The country fair is always a natural marker for folks around here. It means the end of summer and also, usually, the warm weather. But this year, though autumn is fast approaching, the heat remains. We’ve had an unusual four weeks now in the high eighties/low nineties and no rain, and the gardens and especially crops are beginning to burn and shrivel. The barley is turning white, and many farmers are considering swathing and baling it for cattle feed instead of combining it, since the grain heads won’t amount to much. Though I have to admit that all the extra watering I have to do in the garden gives me that much more time to spend in it. The peas are ready and the beans are coming, and I’m about to pull up all the spinach, which has bolted, and seed some Swiss chard in its place.

And though we all roasted at the fair, it was a wonderful three days, a mini holiday for the five of us, as well as a chance for the kids to shine — all three did exceptionally well in the exhibit hall, with lots of prizes (including firsts for Lego [a fire engine and fire, Monet’s garden, and army fort], art work, handwriting, handmade greeting cards, wooden bird houses and tool boxes, grain and sheaves; and also at the chicken show (what’s a country fair without chickens?); and, for Laura, in the show ring again with her heifer. On the midway, the boys were excited to discover they had grown tall enough for some of the previously off-limits rides with dangerous-sounding names — the Zipper and the Scrambler. Friends — other mothers — and I camped out in the shade, with folding chairs and iced coffee, while our kids raced from the Tilt-a-Whirl to the bumper cars with ride-all-day bracelets on each slim wrist. And of course, the once-a-year binge of cotton candy, candy apples, homemade pie from the church booth,

The hot weather had an unexpected bonus; tidying up around the beef barn, the kids started gathering up recyclable cans and bottles. And there were lots of cans and bottles, especially water bottles. By the time the kids were done, after three days of the fair and the two clean-up days following, they had collected 12 garbage bags full — worth much too much, it turns out, at the recycling station. It’s all gone into our empty glass Mr. Peanut jar, pooled with the exhibit hall winnings, as part of the new collective horse fund. And the kids have been busy with living math, sharpening pencils and totting up the numbers to see just how much of a horse they might be able to afford at the moment. A surprisingly large percentage, it turns out.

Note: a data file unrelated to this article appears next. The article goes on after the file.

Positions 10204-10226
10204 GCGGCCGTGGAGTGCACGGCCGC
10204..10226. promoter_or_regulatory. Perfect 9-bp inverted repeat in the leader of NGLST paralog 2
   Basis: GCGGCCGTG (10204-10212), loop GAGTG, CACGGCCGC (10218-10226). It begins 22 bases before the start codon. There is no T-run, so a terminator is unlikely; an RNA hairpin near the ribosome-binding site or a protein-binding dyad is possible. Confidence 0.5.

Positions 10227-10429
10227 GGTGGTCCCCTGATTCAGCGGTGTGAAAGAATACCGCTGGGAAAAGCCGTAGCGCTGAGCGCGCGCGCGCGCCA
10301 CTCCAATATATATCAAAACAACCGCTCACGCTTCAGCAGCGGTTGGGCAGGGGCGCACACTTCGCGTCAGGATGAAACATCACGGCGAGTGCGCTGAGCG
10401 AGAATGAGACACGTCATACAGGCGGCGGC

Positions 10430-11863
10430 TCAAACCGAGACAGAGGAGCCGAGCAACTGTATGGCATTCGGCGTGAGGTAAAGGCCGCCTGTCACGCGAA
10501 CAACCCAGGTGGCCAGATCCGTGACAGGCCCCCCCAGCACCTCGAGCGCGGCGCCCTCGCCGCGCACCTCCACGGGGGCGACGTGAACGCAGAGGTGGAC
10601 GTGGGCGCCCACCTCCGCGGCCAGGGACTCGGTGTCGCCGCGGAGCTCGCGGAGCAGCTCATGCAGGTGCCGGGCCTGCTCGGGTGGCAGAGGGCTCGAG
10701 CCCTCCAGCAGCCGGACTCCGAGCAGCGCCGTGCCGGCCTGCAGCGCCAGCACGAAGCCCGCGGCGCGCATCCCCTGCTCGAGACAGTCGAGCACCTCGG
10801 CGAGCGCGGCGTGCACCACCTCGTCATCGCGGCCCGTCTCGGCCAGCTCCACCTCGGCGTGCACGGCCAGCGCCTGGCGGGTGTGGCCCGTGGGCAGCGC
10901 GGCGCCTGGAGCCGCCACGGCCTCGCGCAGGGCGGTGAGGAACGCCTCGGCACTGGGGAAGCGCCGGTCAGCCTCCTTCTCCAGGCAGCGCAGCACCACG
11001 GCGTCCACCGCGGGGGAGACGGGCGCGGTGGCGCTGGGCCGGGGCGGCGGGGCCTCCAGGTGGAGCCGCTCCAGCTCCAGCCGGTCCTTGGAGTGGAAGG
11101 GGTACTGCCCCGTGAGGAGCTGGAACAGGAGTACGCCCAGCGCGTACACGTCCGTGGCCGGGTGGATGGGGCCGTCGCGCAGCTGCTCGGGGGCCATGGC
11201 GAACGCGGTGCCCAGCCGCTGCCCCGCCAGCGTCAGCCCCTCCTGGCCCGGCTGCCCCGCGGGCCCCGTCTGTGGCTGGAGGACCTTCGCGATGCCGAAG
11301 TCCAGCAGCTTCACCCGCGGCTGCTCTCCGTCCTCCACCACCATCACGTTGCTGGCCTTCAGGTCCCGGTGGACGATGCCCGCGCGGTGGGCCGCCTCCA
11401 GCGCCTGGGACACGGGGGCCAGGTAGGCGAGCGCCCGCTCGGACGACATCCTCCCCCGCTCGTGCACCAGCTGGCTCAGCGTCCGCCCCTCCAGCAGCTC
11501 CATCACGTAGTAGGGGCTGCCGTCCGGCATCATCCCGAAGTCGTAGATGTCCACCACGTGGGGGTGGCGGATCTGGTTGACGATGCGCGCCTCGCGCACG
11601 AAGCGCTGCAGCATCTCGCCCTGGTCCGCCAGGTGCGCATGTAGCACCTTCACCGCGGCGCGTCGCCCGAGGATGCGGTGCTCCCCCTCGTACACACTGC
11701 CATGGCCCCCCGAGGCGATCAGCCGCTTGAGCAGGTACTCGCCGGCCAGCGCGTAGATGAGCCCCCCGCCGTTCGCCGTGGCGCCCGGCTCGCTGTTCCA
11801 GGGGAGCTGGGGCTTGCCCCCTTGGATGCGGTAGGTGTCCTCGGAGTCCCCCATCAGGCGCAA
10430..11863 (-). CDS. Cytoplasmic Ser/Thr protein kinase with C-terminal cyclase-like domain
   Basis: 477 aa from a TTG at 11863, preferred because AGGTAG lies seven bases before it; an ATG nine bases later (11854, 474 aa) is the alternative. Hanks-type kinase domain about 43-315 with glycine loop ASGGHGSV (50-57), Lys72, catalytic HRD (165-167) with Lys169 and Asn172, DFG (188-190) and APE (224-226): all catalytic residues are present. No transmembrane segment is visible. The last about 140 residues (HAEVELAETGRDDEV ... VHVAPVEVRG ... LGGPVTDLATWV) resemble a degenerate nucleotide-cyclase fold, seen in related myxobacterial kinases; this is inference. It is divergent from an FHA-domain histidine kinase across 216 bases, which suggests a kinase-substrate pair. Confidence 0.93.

And so, for Laura, Daniel, and David, in the waning days of summer — leap and shout and laugh in the warm sunshine while you can:

Nurse’s Song
by William Blake (1757-1827)

When the voices of children are heard on the green
And laughing is heard on the hill,
My heart is at rest within my breast,
And everything else is still.

“Then come home, my children, the sun is gone down,
And the dews of the night arise;
Come, come, leave off play, and let us away
Till the morning appears in the skies.”

“No, no, let us play, for it is yet day,
And we cannot go to sleep;
Besides in the sky the little birds fly,
And the hills are all covered with sheep.”

“Well, well, go and play till the light fades away,
And then go home to bed.”
The little ones leaped and shouted and laughed;
And all the hills echoéd.

* * *

More William Blake, from the Tate Online.

And more Poetry Friday, with lovely lupines and the round-up at The Miss Rumphius Effect today. Thank you, Tricia!

Food, Family, Fellowship: Animal, Vegetable, Miracle

Barbara Kingsolver is as good a farmer as she is a writer. Or maybe that should be the other way around. And her nonfiction is a delight.

I finished Animal, Vegetable, Miracle: A Year of Food Life over the long weekend, and enjoyed it very much. It’s warm, funny, and includes recipes, including one for mozzarella cheese in 30 minutes that seems ridiculously simple and inordinately tempting. What remains with me is not so much Ms. Kingsolver’s passionate argument in favor of local and especially seasonal food — she is, of course, preaching to the converted over here — but her thoughtful discussions of food and family, and even food and homemaking. For more on the local food aspect, see JoVE‘s post on the book, with good links to places such as Liz’s blog, Pocket Farm (and its new offshoot blog, One Local Summer); and also Mother Crone‘s review. My only quibble with the book — the lists and references at the end are helpful, but even better would have been an index.

What makes this book different from some of the other current titles on the subject, especially those published on the heels of inconvenient truths, is that it’s written by someone who obviously delights in and attaches importance to her roles as wife and mother. No coincidence that her co-authors are her husband Steven Hopp, who wrote the investigative, informative sidebars, and her 19-year-old daughter Camille, who wrote a nutrition and recipe sections at the end of each chapter. No doubt their year of food life was so successful simply because it was a family project. Ms. Kingsolver begins with an observation not overly common in North America: